The phone is based on open source Android though you wouldn't guess from the black and white interface and lack of apps. This is a menu based OS that gently asks "why are you even on your phone, mate?"
Things started off well. Of course I had to quash the really quite disconcerting urge to get my phone out my pocket to mindlessly scroll through something when I remembered all I can do is call or text. I went to check the bus times; no, can’t do that. But it’s fine, I’ll just wait at the stop. There’s no rush.
I called people I’d normally text to see when they were available, laughing down the line which is infinitely better than a couple of typed lols. Call quality is excellent, and I really loved that the thing I was holding was in that moment excelling at its main purpose: to get us all to chat a bit more and stop scrolling through endless timelines.
When testing the tethering function my laptop connected first time to the phone when set up as a hotspot – but getting it working at all is a faff due to the lack of touchscreen and unfamiliar numpad. I also struggled to work out without a manual how to type in a password into the Wi-Fi settings using T9 predictive (you have to connect the MP02 itself to Wi-Fi to import your Google contacts list or download updates).
There is a calendar function but it is not synced to the cloud. It's just a simple view of months with the days of the week.
You also have to learn small things like pressing power and then enter to unlock. It’s a phone designed to make you admire its design yet also not want to use it that much, which is at loggerheads with its high price.
A bug’s life
Even with the steep learning curve I was willing to accept the MP02’s limitations if it hinted at a clearer digital life by actually working properly. What a crying shame it is then that I cannot recommend this phone. I was willing to sing its praises if it functioned as advertised, despite that £295 price tag.
Punkt told me that June 2019 would bring a firmware update, but the company confirmed on Twitter that the update is postponed to mid-August. A September 2019 software update will supposedly fix issues relating to (are you ready?): silent mode, SIM PIN unlock, notifications, tethering password auto-resetting, contact names, flip to silent, vibration alerts, network status, low battery mode, battery life and charging.
And that isn’t even all the specific little annoyances that are bugs in a phone that doesn’t have many features and started shipping in October 2018. Punkt is still taking orders for it and has thankfully said that it has extended its return period over the normal 30 days, so any customer can return their unit should they wish.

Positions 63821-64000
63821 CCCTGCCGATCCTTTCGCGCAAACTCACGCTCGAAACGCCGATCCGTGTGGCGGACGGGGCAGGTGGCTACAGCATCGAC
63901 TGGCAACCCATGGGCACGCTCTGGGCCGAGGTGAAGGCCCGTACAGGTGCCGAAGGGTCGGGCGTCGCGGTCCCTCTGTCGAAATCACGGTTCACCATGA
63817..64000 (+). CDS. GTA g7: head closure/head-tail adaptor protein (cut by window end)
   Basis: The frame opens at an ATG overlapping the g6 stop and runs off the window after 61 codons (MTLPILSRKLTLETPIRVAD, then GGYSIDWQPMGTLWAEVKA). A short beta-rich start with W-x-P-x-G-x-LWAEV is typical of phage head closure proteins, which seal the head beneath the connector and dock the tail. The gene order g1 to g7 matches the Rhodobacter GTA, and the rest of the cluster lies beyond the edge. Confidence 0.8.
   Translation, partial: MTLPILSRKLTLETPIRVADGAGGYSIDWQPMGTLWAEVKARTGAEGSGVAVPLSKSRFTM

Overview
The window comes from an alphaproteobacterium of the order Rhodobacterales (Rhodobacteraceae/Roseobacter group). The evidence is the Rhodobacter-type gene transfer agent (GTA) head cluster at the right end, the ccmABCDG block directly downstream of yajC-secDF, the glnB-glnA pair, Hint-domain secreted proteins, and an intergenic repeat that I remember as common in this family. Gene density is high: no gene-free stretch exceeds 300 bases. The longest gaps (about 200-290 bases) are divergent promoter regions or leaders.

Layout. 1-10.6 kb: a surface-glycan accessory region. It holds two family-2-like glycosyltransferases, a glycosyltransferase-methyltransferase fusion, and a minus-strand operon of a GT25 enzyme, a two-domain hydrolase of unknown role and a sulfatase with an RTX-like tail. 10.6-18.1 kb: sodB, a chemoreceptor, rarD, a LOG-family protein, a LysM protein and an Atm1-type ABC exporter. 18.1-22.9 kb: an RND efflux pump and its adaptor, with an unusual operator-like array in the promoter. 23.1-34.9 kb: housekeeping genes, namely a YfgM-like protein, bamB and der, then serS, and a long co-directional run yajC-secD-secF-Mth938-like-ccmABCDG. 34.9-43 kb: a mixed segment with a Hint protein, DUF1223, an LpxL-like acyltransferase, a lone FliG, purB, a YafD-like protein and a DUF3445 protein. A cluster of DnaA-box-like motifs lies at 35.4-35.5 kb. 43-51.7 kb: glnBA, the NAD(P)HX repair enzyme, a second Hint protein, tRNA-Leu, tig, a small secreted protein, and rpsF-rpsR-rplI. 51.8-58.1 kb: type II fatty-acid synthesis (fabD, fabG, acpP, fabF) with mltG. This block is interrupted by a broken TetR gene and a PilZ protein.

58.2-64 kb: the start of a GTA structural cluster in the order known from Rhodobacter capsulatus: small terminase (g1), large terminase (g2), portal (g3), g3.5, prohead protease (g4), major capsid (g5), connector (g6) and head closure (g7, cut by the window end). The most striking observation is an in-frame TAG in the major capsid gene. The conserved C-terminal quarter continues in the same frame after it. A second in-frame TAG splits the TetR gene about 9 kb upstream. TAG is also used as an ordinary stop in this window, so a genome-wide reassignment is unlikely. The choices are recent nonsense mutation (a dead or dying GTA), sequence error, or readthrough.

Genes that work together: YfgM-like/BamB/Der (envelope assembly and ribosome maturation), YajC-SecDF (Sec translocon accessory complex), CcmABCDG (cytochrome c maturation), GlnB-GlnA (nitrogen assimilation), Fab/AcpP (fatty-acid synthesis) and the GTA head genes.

I’m not knocking the philosophy of the phone, but at this stage the poor execution is damaging. I fully understand that Punkt is a small company and that these fixes take many months to go through given the scale of unforeseen bugs and updates – but that doesn’t change the fact this is a phone that makes it hard to get on with despite its advertised simplicity and bold marketing.
Worst of all is the battery life. The phone should, Punkt told me, last for a week on a single charge. But there’s a bug where if you use the text messaging app a loop starts internally that continually runs the battery down in a day or two. I’ve used high-end smartphones with better battery life than the MP02 in its current state, which makes one of its attractive selling points void.
I want to have the phone on vibrate, but it’s broken so either I have a loud ringtone or I have it silent and miss calls. I receive texts, but the notification system doesn't always show me the info on the home screen. I set up a hotspot but the phone auto-resets the password so I have to go back in and change it.
To me, that’s three huge red flags that strike at the core of the whole point of using the MP02 in the first place. Call vibrate doesn't work, I can't see texts come in and I can't use it easily as a 4G hotspot. If Punkt can deliver the updates it is promising, I will update this review to take them into account. For now, it's a huge risk to buy one.
The Punkt MP02 is what happens when a company has a wonderful idea but unfortunately fails to execute it. The phone looks like it belongs in the Design Museum such is the prowess of its hardware looks, but it is totally let down by software that renders it frustratingly far from what is advertised.
Simple task become chores, many features simply don’t work and the battery life bug means you might as well just not bother, unless Punkt can deliver the promised updates.
If Punkt fixes all (and I mean all) the bugs then I could recommend the phone. But as it stands, this is not a product you should buy despite its extremely attractive vision of making us all use our smartphones less and spending more time talking.